EYES ON THE PRIZE – The pressure on children to achieve top grades and get into the right senior school and university is immense. It often translates into long hours of homework, says Gillian Upton.
Stanford University psychologist Carol S Dweck is a big noise in educational psychology; she coined the phrases “fixed mindset” and “growth mindset” in her book, Mindset: The New Psychology of Success. Her theory is that those who believe that their success is based on innate ability have a fixed mindset and those who believe that their success is based on hard work have a growth mindset. The latter has greater capacity for improvement and, ultimately, success. Take this into the school environment and Dweck’s theories are powerful.
Alleyn’s School has done just that and when marking homework does not use the word “no” but “not yet” coupled with comments on how students can get further down the road with a subject. Alleyn’s Headmaster Dr Gary Savage explains: “The struggle is how you learn and the message is never to give up on a subject.”
Sydenham High School takes a similar approach. “We mark work proactively,” explains Head Teacher Kathryn Pullen, “using ‘WWW’ (what went well) and ‘EBI’ (even better if) with suggestions. Then the student has to respond to the teacher before they get a mark. We teach students that it’s OK to make a mistake – it’s part of learning.”
“THE STRUGGLE IS HOW YOU LEARN AND THE MESSAGE IS NEVER TO GIVE UP ON A SUBJECT”
Parents are an integral part of the homework process and Sydenham uses what’s called the “flipped classroom” approach via its virtual classrooms to help this partnership. “For example, students can watch a video at home, with their parents if they want, then the teacher’s time can be spent on exploration as well as explanation,” says Pullen.
Hornsby House Headmaster Ed Rees adds, “For many parents homework is an opportunity for them to stay connected with their child’s learning, the curriculum and their child’s strengths and weaknesses. The more fervent advocates of homework also argue that it supports, and possibly increases, a child’s chances of gaining a place at their senior school of choice.”
What can’t be avoided is homework itself. That there is a need for it is not disputed as learning at school is never enough and children have to consolidate learning at home. Ofsted recognises homework as an opportunity for independent learning.
Gone are the days when homework was just a few words or times tables to learn. Today it’s written work, even at primary level. State primary schools in particular increase homework levels at Key Stage 2 (ages seven to 11). Hornsby House takes a gentle approach, with progressively more homework as pupils move up the school but none at weekends. “A gentler homework is built into the middle of the week to give the children and their families some time out from what is for many a very busy life,” says Rees.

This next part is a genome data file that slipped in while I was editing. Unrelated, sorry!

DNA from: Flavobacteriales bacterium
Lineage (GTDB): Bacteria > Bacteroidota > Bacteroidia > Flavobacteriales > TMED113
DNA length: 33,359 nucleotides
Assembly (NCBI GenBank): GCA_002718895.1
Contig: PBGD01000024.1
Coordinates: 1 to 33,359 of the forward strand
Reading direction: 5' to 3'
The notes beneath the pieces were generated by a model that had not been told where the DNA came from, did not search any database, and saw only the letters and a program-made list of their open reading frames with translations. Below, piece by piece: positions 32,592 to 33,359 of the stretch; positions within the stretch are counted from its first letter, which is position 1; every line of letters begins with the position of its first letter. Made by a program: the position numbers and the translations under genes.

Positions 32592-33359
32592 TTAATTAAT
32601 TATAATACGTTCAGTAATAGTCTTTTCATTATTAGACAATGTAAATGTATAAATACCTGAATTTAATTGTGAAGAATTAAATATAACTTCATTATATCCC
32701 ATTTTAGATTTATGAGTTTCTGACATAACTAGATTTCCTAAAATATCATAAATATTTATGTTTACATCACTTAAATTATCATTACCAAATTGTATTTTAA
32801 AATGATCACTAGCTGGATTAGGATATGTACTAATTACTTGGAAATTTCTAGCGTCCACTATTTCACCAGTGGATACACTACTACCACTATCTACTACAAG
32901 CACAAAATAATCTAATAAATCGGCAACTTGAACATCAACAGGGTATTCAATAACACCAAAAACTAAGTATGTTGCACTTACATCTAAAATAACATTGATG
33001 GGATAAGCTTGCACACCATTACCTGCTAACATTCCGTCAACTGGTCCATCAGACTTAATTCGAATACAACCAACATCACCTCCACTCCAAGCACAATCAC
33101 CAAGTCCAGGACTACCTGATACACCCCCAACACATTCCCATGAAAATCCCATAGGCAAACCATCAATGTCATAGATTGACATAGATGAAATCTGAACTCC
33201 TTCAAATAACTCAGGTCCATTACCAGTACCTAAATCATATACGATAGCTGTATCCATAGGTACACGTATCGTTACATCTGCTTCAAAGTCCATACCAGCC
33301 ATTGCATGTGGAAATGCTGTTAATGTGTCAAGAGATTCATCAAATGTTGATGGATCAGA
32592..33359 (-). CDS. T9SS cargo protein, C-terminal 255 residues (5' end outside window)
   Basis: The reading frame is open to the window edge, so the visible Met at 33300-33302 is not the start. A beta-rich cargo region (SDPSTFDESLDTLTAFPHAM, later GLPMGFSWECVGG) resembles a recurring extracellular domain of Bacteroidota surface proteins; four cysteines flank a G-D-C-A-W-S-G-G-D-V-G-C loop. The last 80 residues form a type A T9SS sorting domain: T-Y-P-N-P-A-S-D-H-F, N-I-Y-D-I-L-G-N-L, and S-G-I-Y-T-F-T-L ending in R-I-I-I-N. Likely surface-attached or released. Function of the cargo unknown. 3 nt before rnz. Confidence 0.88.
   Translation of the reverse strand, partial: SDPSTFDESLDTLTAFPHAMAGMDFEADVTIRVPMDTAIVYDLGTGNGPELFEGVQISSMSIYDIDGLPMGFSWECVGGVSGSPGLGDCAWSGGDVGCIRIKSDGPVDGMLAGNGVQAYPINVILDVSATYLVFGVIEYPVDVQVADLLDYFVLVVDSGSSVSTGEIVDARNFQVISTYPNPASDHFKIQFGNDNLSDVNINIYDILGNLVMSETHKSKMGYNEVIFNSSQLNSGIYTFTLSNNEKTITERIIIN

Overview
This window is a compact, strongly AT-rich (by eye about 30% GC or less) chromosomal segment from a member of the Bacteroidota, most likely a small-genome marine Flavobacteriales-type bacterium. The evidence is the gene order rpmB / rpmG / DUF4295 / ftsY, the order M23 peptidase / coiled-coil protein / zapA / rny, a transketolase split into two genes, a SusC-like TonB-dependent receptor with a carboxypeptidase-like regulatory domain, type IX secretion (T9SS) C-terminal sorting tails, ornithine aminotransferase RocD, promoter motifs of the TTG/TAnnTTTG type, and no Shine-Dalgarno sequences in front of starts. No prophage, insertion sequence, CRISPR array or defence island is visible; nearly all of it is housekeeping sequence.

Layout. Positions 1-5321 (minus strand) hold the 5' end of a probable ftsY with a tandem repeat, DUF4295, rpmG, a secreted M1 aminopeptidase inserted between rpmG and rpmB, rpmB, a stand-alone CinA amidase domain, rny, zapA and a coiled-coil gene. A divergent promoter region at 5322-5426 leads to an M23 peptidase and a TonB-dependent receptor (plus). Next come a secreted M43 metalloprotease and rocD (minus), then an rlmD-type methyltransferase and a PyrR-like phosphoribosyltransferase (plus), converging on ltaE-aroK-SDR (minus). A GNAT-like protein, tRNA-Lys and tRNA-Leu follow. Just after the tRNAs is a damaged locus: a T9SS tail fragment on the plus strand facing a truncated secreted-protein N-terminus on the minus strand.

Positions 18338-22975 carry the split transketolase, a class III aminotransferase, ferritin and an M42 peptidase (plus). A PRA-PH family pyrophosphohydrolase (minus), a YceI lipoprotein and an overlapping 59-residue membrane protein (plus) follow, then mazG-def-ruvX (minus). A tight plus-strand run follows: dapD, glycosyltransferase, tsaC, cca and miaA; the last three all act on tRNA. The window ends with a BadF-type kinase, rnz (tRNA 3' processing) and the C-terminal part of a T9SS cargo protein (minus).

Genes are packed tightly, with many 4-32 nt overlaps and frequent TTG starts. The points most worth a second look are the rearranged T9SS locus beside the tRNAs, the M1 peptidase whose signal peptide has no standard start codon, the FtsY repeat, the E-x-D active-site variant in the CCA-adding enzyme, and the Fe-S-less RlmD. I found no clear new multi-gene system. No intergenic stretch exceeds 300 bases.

The government scrapped homework guidelines under Michael Gove so schools set an age-appropriate amount plus an adjustment for the individual child. The old government guidelines are still loosely followed: for years 1 and 2 (five to seven years), ten minutes of homework a night; years 5 and 6 (nine to 11 years), 30 minutes; year 7 to 9 (12 and 13 years), up to 90 minutes; years 10 and 11 (15 and 16 years), up to two-and-a-half hours. “A good teacher knows when the levels need to be adjusted,” says Dr Savage.
Exam pressure ratchets up the need for revision and schools’ pastoral staff need to support students at this stressful time. From this September, Alleyn’s teachers will be trained in “mental first aid” to help equip pupils to deal with exam pressure. “GCSEs are only part of education,” says Dr Savage. “It’s important that we don’t lose sight of holistic education. If we do, the kids certainly will. If an exam doesn’t go well, they can bounce back. It’s about all they do, not what they do in tests.”
LEARNING HOW TO LEARN
Sydenham High School teaches independent learning and study skills – metacognition or, more simply, learning how to learn. Children need to feel comfortable taking calculated learning risks and exploring different avenues to getting it right. Get them away from thinking that their exercise book has to be perfect. Pick up on their strengths and provide signposts for where to go next. Public exams are now linear, so no more modules or coursework but end-of-course exams. It’s important to teach students that exam success is a skill which can be learnt. Armed with the sense of being in control of their learning, pupils find that exams become a more proactive, less frightening prospect.
Source: Sydenham High School